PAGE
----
Engrossing and useful! David Bauscher's THE ORIGINAL ARAMAIC NEW TESTAMENT, IN PLAIN ENGLISH, Lulu Publishing, 2007 (3rd Edition 2009) , provides an excellent translation of the 27-book Western version of the Aramaic New Testament. Pastor Bauscher based his translation on the 1920 Edition of the Syriac New Testament published by the British and Foreign Bible Society. Pastor Bauscher makes it clear that he believes this text to be the sacred original text of the New Testament. Along with his translation are numerous concurrent comparisons by insert and footnote contrasting the key differences of the Greek versions of these 27 New Testament books. These notes serve to impressively demonstrate the primacy of Aramaic text over the Greek since the different Greek versions show variations that are clearly associated with alternative and sometimes clearly incorrect translations of the underlying Aramaic words. The fact that Jesus and his followers all spoke and wrote in Aramaic suggests that their early writings were in Aramaic rather than in a foreign language that the Jews disdained and probably did not know. Bauscher proves this point page after page without distracting from the translation itself. In a few cases Bauscher decided to interpret selected phrases in a non-standard fashion. In particular, when the Gospels quote the Messiah saying the Aramaic words "Ena Na," which means "I am", Bauscher translates this to be "I AM THE LIVING GOD" based on his interpretation of the "I AM" quote from the Old Testament book of Exodus. In contrast, when a formerly blind man said: "Ena na!" in John 9:9, Bauscher translates that phrase as "I am he". Bauscher also translates the Aramaic cognate of the unpronounced name of God as "THE LORD JEHOVAH" which emphasizes the sacred reference. These are not standard interpretations, but they are clearly explained in detail by the author. Pastor Bauscher demonstrates an impressive command of Biblical Greek, Hebrew and Aramaic as well as the ancient alphabet fonts used by the Jews in the first Century. He has also written a separately published full "interlinear translation" of the text which can be used to check the meaning of every word. This is an excellent book for introducing Christian readers to the issue of Aramaic primacy over the Greek versions of the New Testament which are apparently translations from an Aramaic original. --This text refers to an alternate Hardcover edition.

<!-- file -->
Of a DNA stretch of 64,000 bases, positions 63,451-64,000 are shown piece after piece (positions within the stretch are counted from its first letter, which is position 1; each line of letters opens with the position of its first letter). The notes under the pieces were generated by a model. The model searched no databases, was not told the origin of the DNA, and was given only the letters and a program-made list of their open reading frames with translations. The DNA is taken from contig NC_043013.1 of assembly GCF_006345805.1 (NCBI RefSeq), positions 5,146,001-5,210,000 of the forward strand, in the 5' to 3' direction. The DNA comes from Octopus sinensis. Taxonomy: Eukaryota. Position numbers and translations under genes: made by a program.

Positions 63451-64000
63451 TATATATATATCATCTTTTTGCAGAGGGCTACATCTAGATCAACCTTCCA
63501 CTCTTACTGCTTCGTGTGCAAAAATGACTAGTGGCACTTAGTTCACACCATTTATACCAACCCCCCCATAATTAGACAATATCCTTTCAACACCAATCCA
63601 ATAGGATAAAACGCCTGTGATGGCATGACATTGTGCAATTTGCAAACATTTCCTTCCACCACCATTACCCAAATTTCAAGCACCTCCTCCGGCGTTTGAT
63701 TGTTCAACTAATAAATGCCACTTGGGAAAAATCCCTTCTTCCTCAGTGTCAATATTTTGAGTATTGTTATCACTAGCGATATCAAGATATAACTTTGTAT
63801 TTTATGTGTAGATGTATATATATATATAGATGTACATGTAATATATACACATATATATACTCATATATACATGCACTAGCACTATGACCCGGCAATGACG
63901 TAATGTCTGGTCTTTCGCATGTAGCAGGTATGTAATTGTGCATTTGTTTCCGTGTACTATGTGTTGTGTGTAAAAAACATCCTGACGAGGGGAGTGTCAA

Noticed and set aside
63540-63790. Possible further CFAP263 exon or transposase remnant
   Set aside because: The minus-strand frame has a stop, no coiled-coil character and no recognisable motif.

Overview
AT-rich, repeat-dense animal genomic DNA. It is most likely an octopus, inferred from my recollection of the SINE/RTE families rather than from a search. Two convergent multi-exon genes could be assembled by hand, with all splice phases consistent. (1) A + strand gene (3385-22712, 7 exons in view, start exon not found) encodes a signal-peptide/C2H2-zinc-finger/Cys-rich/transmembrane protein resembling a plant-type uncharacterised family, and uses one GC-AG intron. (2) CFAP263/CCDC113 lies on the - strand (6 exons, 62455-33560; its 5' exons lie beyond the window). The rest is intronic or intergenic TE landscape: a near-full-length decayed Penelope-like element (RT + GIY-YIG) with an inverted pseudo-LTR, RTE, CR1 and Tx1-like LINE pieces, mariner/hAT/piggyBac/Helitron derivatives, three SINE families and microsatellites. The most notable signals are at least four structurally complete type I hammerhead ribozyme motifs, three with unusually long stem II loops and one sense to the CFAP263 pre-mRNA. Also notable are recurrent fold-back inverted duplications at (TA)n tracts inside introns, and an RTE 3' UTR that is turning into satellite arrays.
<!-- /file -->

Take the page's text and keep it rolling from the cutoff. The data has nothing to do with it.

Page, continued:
More About the Author

Pastor Glenn David Bauscher is a former high school science teacher with a proficiency in Hebrew, Greek and Aramaic and has been pastoring, preaching & teaching The Bible since 1976 in several churches in the USA. He and his wife have twelve children, all of whom they have home schooled, with one former ADA lawyer, now a defense attorney, another in third year of medical school, two college sophomores, and one in The United States Navy, aboard The USS Reagan & the USS Roosevelt.